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Server Log Files

The most useful tool to assist in understanding how and when your Web site pages and applications are being accessed is the log file generated by your Web server. This log file contains, among other things, which pages are being accessed, by whom, and when.

Each Web server will provide some form of log file that records who and what accesses a specific HTML page or graphic. A terrific site to get an overall comparison of the major Web servers can be found at

From this site one can see which Web servers follow the CERN/NCSA common log format that is detailed below. In addition, you can also find out which sites can customize log files, or write to multiple log files. You might also be surprised at the number of Web servers there are on the market.

Understanding the contents of the server log files is a worthwhile endeavor. And in this section, you'll see several ways that the information in the log files can be manipulated. However, if you're like most people, you'll use one of the log file analyzers that you'll read about in the section "Existing Log File Analyzing Programs" to do most of your work. After all, you don't want to create a program that others are giving away for free.

Note This section about server log files is one that you can read when the need arises. If you are not actively running a Web server now, you won't be able to get full value from the examples. The CD-ROM that accompanies this book has a sample log file to you to experiment on but it is very limited in size and scope.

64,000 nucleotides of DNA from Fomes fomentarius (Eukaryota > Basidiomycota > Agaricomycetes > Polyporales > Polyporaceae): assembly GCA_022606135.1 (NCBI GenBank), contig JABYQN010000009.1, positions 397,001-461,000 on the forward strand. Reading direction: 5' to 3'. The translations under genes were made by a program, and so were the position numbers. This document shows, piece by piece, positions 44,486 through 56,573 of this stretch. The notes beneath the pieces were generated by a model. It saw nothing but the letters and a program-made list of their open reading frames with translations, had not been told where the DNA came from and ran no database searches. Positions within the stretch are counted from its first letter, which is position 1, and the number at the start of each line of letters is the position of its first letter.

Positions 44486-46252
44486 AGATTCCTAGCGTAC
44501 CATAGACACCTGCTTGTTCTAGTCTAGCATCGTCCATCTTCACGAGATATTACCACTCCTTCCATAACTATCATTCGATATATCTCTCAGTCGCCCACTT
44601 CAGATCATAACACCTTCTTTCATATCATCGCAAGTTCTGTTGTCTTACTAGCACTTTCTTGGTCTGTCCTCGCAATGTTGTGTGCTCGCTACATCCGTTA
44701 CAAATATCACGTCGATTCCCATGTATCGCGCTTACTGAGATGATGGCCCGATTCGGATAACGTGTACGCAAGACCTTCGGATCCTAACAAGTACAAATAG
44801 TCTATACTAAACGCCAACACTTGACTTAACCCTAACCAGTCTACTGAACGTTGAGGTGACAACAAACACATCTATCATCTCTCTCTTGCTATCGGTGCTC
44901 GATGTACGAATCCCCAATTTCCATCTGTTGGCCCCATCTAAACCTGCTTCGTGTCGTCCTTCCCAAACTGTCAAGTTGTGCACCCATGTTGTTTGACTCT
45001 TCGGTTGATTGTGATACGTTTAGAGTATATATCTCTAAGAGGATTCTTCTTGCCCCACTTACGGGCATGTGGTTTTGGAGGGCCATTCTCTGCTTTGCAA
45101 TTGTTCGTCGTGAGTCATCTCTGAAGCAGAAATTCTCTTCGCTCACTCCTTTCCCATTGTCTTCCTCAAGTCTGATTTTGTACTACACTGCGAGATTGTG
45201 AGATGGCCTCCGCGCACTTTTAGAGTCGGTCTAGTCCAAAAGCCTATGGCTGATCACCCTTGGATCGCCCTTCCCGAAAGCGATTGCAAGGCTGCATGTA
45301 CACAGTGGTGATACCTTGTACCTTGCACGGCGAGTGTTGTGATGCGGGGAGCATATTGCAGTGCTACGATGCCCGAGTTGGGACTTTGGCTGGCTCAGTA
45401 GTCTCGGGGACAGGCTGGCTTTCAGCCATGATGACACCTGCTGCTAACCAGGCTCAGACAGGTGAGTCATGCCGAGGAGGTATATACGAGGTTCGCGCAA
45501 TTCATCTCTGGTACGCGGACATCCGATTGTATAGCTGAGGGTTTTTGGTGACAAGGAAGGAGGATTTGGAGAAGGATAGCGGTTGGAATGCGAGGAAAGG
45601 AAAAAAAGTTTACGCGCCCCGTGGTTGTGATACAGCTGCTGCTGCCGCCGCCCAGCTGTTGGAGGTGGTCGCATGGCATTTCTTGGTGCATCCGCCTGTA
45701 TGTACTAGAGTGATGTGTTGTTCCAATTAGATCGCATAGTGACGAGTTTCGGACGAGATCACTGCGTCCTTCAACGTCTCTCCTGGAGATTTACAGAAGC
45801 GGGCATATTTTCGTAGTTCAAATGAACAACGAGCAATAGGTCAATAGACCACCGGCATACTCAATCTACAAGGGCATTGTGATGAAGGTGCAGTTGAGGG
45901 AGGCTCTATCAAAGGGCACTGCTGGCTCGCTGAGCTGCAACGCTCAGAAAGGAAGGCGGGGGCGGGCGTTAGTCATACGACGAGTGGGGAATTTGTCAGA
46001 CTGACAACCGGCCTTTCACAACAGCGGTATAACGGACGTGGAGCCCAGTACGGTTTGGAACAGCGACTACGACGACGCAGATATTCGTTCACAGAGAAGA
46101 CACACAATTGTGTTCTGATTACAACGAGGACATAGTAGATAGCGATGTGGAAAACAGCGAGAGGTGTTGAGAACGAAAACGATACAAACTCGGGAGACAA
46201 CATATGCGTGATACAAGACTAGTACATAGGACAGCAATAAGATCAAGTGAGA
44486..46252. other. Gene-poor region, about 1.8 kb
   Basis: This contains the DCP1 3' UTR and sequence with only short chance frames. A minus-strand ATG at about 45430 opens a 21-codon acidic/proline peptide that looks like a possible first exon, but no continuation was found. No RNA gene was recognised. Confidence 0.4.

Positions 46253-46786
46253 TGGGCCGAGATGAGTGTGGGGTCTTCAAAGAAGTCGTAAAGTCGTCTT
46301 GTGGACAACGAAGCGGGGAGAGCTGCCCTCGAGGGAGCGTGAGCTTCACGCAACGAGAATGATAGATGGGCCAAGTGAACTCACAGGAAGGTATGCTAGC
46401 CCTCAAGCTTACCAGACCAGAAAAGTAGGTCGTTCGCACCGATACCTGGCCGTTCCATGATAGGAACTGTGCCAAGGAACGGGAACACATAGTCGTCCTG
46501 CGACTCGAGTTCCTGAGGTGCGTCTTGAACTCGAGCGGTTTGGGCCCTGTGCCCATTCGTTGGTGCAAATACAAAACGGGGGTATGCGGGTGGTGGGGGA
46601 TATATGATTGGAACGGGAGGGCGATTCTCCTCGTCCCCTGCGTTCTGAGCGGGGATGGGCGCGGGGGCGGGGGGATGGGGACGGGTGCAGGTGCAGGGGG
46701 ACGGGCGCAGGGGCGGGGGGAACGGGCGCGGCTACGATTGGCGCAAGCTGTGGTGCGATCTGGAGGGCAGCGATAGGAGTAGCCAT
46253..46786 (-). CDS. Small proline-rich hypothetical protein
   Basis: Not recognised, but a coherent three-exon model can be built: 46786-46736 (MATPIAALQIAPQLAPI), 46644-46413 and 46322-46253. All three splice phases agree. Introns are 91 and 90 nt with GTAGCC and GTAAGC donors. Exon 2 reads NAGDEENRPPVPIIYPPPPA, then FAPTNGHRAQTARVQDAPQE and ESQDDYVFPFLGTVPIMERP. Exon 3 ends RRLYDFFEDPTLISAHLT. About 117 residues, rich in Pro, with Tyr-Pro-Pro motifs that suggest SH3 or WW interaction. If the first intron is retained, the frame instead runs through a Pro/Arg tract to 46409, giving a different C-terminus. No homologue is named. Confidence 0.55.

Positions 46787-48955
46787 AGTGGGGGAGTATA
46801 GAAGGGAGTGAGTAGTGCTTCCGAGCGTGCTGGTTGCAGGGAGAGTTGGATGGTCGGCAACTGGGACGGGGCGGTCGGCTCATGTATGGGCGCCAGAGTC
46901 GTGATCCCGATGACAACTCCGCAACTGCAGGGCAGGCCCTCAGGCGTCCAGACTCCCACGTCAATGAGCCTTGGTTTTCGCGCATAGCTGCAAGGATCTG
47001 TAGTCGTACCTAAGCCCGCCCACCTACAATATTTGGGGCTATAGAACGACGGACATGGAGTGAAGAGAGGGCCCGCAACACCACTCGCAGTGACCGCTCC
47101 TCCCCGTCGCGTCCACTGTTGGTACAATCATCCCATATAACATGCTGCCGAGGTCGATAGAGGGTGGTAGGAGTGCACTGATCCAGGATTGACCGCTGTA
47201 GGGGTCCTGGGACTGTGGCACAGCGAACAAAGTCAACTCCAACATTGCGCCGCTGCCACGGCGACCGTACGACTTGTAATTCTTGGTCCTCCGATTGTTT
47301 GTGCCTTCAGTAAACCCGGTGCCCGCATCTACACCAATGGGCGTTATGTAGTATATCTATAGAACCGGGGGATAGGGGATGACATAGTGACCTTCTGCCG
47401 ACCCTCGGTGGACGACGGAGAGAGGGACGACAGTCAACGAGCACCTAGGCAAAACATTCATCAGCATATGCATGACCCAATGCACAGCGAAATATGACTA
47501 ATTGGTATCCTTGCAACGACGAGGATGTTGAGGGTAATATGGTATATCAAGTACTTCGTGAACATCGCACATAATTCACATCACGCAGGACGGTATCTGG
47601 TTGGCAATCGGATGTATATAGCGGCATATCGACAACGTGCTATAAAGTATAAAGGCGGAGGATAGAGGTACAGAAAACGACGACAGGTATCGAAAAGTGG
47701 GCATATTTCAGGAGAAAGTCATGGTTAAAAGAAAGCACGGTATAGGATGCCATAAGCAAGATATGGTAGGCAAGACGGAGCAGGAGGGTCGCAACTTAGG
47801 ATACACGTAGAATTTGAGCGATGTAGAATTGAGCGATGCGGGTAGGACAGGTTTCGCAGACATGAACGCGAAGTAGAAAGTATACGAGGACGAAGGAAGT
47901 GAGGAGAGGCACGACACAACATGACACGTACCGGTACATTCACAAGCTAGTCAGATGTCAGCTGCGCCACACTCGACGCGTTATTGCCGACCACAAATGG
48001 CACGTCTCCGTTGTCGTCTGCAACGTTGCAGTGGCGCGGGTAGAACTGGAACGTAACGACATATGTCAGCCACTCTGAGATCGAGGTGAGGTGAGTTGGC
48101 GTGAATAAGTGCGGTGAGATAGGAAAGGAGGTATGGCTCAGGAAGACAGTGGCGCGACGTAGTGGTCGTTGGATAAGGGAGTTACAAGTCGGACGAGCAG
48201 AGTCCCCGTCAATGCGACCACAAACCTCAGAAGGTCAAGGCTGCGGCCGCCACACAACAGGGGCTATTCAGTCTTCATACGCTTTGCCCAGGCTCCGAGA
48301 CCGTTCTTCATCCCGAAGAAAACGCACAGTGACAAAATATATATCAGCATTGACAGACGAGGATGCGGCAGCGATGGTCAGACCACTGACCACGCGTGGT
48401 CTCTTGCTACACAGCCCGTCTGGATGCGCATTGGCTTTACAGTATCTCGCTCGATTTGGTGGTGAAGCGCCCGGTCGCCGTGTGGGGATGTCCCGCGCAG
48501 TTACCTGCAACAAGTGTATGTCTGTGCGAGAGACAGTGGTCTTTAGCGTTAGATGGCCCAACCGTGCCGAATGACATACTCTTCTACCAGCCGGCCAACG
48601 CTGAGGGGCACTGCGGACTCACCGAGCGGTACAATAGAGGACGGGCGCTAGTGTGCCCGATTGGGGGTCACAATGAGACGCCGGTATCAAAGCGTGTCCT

Nearly all of the major Web servers use a common format for their log files. These log files contain information such as the IP address of the remote host, the document that was requested, and a timestamp. The syntax for each line of a log file is:

site logName fullName [date:time GMToffset] "req file proto" status length

Because that line of syntax is relatively meaningless, here is a line from a real log file: - - [03/Jul/1996:06:56:12 -0800]
    "GET /PowerBuilder/Compny3.htm HTTP/1.0" 200 5593

Even though the line is split into two, here, you need to remember that inside the log file it really is only one line.

Each of the eleven items listed in the above syntax and example are described in the following list.

Implied Path and Filename-accesses a file in a user's home direc-tory. For example, /foo/ could be expanded into /user/foo/homepage.html. The /user/foo directory is the home directory for the user foo. And homepage.html is the default file name for any user's home page. Implied paths are hard to analyze because you need to know how the server is set up and because the server's set up may change. Relative Path and Filename-accesses a file in a directory that is specified relative to a user's home directory. For example, /foo/cooking.html will be expanded into /user/foo/cooking.html. Full Path and Filename-accesses a file by explicitly stating the full directory and filename. For example,


Web servers can have many different types of log files. For example, you might see a proxy access log, or an error log. In this chapter, we'll focus on the access log-where the Web server tracks every access to your Web site.

next up previous contents
Next: Reading a Log File Up: Using Perl with Web Previous: Using Perl with Web